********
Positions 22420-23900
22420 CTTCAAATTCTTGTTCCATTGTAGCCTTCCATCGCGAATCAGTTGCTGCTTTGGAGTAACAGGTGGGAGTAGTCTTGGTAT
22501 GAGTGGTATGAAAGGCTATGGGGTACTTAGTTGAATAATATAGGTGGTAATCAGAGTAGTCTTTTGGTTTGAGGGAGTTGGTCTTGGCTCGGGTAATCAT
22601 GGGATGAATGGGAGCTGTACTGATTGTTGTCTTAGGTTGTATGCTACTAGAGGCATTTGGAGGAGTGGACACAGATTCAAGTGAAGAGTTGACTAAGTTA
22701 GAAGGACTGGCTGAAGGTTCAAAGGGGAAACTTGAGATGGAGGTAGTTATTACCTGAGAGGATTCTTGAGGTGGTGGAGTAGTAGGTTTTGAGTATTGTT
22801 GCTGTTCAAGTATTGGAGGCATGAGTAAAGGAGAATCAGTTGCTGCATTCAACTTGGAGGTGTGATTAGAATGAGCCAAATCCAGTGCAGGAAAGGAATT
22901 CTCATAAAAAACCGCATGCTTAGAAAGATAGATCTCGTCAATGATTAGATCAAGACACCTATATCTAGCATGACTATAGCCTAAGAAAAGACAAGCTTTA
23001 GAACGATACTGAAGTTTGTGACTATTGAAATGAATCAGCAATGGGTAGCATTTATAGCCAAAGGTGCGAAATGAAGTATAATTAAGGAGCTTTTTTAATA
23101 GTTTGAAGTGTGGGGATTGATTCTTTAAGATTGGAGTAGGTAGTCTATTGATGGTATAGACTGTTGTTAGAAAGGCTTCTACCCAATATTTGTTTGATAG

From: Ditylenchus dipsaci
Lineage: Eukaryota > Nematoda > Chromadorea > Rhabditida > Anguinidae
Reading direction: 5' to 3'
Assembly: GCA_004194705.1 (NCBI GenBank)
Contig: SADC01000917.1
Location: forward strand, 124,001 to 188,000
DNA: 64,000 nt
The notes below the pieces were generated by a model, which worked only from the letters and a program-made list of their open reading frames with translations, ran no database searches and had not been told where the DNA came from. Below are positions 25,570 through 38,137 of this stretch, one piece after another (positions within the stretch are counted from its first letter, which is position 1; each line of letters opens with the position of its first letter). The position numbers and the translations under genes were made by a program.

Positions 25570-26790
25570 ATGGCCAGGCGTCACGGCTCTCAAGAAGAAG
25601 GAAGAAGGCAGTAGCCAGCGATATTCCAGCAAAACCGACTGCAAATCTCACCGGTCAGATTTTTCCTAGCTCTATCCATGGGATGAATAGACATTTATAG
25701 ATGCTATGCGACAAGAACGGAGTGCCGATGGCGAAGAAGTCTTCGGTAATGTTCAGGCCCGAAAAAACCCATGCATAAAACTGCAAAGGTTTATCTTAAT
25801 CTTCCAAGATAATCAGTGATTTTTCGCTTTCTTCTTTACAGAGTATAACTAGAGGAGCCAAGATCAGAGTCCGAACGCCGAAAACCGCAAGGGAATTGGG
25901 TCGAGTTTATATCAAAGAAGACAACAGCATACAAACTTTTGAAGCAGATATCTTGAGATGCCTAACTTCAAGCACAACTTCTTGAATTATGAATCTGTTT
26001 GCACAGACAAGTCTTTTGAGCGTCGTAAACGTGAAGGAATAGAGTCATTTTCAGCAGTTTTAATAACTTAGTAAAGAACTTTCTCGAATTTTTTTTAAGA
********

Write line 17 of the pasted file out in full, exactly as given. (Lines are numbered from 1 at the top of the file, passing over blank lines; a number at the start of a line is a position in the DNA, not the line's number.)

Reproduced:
The notes below the pieces were generated by a model, which worked only from the letters and a program-made list of their open reading frames with translations, ran no database searches and had not been told where the DNA came from. Below are positions 25,570 through 38,137 of this stretch, one piece after another (positions within the stretch are counted from its first letter, which is position 1; each line of letters opens with the position of its first letter). The position numbers and the translations under genes were made by a program.